CVIS: Improving Departments from Within

Twitter icon
Facebook icon
LinkedIn icon
e-mail icon
Google icon
Data collected from Scottsdale Healthcare’s cath lab in Scottsdale, Ariz., are directly entered into the ACC registries through their GE Healthcare Centricity DMS.

In the current era of healthcare reform, spawned by the funding made available in the HITECH Act of February’s stimulus package, there has been much discussion about producing transparent and quantifiable data on the performance of various departments. In addition, the Joint Commission as well as state and federal agencies has enacted measures to ensure quality care. These developments have placed new onus on hospital IT systems, such as cardiovascular information systems (CVIS), to produce actionable and quantifiable data that can drive quality process improvement.

Properly utilizing and disseminating data gathered from a CVIS requires a systematic approach that should extend throughout a healthcare network, says Mark Watts, imaging systems manager at Iasis Healthcare. The deployment of a widespread IT project needs complete administrative support, and should be bolstered and reviewed by a physician champion. He installed a CVIS at his previous employer, Provena Healthcare, a six-hospital system based in Illinois, and currently is undertaking a similar, but larger scale implementation with McKesson’s Horizon Cardiology CVIS at Iasis, a 15-hospital chain that spans six U.S. states.

Once deployed, hundreds of reports can be acquired via the CVIS, and certain providers are choosing to change processes based on these data, with the intention of improving quality measures and patient outcomes within their facility.

Quality measures
Methodist DeBakey Heart & Vascular Center in Houston was an early adapter of CVIS when in 2003 it implemented a Digisonics system, says director Marti L. McCulloch. The center has 10 operating rooms, eight cardiac catheterization labs, 154 acute-care beds, 48 ICU beds and 30 transplant beds.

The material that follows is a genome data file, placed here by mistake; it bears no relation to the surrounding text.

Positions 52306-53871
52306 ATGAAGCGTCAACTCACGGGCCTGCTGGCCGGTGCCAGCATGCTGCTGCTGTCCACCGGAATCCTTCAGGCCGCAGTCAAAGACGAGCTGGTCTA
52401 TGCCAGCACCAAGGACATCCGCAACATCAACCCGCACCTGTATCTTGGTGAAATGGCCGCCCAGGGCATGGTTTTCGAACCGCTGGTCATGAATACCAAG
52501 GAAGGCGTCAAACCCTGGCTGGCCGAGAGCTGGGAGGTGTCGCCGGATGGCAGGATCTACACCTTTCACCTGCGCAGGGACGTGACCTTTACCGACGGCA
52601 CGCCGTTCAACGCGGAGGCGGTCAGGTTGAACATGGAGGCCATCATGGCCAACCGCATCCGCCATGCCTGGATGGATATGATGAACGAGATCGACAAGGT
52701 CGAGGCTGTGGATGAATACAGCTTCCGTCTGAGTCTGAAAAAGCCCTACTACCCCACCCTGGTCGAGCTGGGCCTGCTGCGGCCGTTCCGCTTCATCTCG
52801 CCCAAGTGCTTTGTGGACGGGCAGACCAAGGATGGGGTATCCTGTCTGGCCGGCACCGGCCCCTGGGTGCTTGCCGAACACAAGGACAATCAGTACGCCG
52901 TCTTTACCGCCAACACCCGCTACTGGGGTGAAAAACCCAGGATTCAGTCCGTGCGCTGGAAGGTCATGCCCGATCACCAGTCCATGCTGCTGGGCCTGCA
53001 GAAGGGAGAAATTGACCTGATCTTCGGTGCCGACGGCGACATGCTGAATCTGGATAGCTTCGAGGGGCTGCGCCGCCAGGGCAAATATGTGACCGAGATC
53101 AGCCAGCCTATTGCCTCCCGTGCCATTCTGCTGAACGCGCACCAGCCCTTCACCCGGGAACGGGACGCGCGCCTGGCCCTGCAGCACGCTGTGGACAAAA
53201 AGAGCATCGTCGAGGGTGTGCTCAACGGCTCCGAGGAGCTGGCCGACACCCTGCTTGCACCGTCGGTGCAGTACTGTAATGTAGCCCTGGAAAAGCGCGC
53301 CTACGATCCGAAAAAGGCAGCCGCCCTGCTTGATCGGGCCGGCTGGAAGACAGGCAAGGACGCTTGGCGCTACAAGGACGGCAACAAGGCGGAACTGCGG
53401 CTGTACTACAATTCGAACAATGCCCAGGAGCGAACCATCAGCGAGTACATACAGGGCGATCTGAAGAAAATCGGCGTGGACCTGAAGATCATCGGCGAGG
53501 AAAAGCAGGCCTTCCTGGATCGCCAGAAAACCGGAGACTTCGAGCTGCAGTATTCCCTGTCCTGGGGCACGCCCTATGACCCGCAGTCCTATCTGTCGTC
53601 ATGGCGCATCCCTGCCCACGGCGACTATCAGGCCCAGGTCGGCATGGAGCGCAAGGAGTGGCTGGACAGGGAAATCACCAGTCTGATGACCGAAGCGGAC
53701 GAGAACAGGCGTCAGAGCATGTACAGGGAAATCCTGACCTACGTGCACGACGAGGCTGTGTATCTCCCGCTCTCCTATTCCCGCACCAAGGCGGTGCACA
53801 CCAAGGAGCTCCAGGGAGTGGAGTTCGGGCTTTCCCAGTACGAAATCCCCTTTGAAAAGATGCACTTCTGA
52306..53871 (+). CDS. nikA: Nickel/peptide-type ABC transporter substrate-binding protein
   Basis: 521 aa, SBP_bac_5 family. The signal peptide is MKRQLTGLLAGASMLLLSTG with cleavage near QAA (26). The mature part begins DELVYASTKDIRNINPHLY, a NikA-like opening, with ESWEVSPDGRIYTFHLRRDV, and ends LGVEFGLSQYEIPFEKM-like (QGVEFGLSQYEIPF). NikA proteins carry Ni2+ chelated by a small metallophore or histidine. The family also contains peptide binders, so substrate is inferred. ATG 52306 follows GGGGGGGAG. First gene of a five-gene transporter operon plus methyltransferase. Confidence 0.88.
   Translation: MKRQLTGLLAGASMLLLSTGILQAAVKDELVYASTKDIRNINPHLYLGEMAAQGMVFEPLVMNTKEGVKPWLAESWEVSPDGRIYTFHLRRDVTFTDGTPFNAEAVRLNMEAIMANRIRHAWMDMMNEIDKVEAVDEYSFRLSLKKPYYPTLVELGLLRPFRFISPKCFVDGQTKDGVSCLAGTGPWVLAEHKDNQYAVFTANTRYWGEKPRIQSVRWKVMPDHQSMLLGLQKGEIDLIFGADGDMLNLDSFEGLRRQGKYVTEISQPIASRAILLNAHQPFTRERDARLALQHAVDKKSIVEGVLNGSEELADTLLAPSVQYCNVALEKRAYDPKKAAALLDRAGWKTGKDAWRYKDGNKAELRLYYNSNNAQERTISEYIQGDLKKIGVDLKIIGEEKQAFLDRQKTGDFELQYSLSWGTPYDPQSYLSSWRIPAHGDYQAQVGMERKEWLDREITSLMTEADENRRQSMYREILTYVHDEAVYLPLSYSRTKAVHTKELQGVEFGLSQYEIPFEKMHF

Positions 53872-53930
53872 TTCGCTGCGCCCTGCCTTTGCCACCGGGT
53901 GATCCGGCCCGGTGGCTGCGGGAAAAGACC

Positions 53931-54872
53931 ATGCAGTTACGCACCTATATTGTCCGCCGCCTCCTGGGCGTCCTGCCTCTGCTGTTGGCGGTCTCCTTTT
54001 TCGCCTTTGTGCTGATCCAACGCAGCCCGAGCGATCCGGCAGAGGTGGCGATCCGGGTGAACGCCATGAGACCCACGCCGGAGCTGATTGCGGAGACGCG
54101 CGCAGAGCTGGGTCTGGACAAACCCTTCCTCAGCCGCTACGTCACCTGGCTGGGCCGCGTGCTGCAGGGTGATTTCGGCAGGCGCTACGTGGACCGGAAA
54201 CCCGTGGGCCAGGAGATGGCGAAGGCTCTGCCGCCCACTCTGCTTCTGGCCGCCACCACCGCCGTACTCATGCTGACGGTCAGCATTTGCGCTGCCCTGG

Methodist tracks quality measures, such as study turnaround times and patient report turnaround times, which can be pulled from the database to assess physician performance. Then, the provider disseminates the data through a quality metrics dashboard, which includes report turnaround times and stat turnaround times, to ensure processes are completed within the provider’s mandated time frames. For instance, STAT EKGs need to be done within 15 minutes.

“Regardless of the superiority of the clinicians or their interpretation, if the report doesn’t get sent off to the referring physician in a timely manner, its relevance is lost,” explains McCullough.

In fact, when the CVIS was first installed, the facility discovered its vascular lab had an average turnaround time of 10+ days. Now average turnaround time is 24 hours.

“With CVIS, we are building transparency into our system to identify opportunities for improvement, not to admonish under- performers” Watts says.

McCullough concurs: “It’s important to have performance very transparent because physicians and their staffs tend to be competitive, and each team wants to perform the best.”

Barry Szakolczay, data specialist for the cardiovascular services at Scottsdale Healthcare, a three-hospital network with a total of about 850 beds in Scottsdale, Ariz.—which went live with its GE Healthcare’s Centricity DMS [Data Management System] in late 2006—says his institution generates between 70 and 90 reports per month from the CVIS.

Scottsdale Healthcare frequently monitors length of stay in both the cath lab and cardiac surgery. With those data, length of stay from admission to procedure, length of stay from procedure to discharge, and total length of stay can be reviewed by cardiologists and CV surgeons. Also, surgery data are entered into the Adult Cardiac Registry of the Society of Thoracic Surgery (STS), allowing STS to evaluate outcomes on a national level.

One of the key data elements the society tracks is patients with a hospital length of longer than 14 days. Data collected in the cath labs also is entered into an American College of Cardiology (ACC) registry, allowing the provider to compare outcomes with those on a national level.

“If a surgical patient had an extended stay of 14 days or beyond, our surgeons would review that case to assess why the patient stay was prolonged. But the only way we are able to track these factors on a frequent basis is through reports issued from the DMS,” Szakolczay says.

Also, the Joint Commission requires providers to track their critical results,